‘Empty nest’ Christmas

‘Our youngest was married this year and moved overseas. His sister and her family live abroad too. For the first time, my husband and I will be spending Christmas alone, and we’re feeling anxious. What can we do to ease the “empty nest syndrome” a little?’

Shelley responds:

‘Anxiety is a valid response to your first Christmas without the children. For the last 20-30 years you’ve established family traditions for this time of year. However, it’s the end of an era and anxiety is a consequence of the change that’s taking place. The secret to change is to focus not on fighting the old, but on building the new. You have an opportunity to create something else that excites and inspires the two of you. A new ritual might include something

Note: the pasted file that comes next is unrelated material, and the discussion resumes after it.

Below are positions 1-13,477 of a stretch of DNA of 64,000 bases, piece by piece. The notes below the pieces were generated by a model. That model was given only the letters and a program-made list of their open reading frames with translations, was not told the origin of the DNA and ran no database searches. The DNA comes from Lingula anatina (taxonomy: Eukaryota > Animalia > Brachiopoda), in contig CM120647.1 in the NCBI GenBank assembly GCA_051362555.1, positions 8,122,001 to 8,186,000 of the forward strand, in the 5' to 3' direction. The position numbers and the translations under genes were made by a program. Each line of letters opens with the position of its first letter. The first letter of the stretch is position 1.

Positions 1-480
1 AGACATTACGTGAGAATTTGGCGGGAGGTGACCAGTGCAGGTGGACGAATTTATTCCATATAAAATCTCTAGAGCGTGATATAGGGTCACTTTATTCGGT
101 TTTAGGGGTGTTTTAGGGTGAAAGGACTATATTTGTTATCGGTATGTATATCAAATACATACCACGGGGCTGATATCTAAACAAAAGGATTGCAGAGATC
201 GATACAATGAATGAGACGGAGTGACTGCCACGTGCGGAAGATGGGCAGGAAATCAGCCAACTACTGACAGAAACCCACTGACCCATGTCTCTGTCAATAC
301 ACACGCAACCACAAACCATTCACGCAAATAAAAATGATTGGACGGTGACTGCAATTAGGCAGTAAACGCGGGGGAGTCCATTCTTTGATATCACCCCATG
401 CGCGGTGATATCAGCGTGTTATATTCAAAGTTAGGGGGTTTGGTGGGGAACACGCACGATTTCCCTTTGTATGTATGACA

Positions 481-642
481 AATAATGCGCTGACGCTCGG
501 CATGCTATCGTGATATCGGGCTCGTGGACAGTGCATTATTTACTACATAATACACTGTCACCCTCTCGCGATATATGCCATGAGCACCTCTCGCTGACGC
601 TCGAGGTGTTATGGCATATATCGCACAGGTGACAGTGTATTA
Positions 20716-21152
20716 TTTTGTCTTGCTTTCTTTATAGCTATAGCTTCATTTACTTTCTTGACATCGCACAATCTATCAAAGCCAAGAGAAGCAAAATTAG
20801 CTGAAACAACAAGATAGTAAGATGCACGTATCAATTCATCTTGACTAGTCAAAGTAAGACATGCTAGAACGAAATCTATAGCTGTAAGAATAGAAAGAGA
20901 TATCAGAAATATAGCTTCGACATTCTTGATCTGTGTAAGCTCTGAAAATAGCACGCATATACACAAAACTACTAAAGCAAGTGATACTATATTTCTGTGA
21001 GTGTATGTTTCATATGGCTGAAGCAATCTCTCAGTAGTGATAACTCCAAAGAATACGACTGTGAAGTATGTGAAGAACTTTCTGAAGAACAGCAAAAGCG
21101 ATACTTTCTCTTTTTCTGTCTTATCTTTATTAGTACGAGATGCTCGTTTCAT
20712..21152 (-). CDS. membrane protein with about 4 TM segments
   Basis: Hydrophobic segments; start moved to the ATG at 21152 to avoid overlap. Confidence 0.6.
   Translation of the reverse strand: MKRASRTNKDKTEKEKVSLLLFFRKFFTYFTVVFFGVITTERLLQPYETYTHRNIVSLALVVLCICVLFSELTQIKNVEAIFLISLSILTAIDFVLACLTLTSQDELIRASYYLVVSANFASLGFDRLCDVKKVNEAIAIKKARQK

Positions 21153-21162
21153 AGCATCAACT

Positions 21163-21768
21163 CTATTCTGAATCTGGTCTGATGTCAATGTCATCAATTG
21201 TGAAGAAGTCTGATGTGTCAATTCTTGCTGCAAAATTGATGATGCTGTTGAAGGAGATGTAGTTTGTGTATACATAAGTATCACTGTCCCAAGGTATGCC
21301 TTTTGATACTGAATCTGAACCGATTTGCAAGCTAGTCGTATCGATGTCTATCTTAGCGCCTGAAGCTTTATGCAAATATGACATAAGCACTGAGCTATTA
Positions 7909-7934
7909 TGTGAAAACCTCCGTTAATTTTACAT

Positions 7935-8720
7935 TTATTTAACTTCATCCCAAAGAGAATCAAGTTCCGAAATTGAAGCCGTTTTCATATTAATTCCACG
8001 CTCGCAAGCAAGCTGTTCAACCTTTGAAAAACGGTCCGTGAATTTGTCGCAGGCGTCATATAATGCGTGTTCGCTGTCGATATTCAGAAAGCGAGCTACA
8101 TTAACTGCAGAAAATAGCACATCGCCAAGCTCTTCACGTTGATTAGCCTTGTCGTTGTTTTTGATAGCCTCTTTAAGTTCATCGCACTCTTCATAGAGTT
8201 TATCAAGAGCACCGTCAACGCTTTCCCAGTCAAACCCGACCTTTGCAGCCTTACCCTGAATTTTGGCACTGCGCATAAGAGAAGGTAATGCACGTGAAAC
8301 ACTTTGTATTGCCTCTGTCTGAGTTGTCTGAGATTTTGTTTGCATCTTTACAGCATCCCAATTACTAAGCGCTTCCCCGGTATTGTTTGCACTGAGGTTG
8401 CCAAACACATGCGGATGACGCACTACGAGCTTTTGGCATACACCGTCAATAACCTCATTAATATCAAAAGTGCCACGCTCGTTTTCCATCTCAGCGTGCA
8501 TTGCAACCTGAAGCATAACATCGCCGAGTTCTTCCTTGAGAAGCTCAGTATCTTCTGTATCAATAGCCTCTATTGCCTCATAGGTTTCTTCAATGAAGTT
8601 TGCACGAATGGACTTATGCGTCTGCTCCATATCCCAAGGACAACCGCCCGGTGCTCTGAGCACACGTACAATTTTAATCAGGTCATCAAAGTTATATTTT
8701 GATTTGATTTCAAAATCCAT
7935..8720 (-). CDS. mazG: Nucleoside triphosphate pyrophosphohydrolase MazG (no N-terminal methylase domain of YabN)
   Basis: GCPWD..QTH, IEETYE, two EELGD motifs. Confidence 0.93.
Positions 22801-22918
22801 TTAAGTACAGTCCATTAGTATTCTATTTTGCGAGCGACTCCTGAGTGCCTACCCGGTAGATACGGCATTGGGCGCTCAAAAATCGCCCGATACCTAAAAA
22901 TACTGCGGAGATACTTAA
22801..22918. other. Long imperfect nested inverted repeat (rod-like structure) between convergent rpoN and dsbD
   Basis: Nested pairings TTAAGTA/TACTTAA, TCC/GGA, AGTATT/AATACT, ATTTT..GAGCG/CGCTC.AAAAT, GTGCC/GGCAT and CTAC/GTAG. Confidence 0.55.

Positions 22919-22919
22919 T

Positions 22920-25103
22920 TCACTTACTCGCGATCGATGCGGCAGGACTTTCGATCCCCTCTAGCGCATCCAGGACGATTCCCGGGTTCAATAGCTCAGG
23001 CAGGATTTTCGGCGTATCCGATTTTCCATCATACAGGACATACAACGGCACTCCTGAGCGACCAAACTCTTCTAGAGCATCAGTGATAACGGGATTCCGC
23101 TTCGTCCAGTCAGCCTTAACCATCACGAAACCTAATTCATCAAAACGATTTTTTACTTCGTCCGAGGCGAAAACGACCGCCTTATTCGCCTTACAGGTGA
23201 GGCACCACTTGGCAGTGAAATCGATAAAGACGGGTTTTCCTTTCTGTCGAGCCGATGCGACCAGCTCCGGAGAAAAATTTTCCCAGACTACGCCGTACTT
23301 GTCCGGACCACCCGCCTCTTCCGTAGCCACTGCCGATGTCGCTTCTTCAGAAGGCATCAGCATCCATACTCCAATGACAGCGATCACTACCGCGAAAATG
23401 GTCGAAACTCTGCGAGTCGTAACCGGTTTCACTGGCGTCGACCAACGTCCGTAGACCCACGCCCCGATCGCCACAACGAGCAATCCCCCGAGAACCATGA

that connects you more deeply with each other – for example, something you’ve always wanted but never had the time or resources for. If you want to maintain the spirit of family time, invite extended family or friends over, or fellow “empty nesters”. Cast your mind back to before you had children for clues about how to create a happy Christmas for this year and the years to come.’

The dreadful mother-in-law

‘I dread Christmas because every year we spend it at my mother-in-law’s. She’s critical about everything I do, even when I try helping her with chores. She’s controlling and wants to dictate everything, from how the food should be prepared to how the kids can and cannot play. This year we’ll be hosting the family in our home where I want to have the freedom to do things my way. How can I prevent her from bullying me, in an amicable way and without causing animosity?’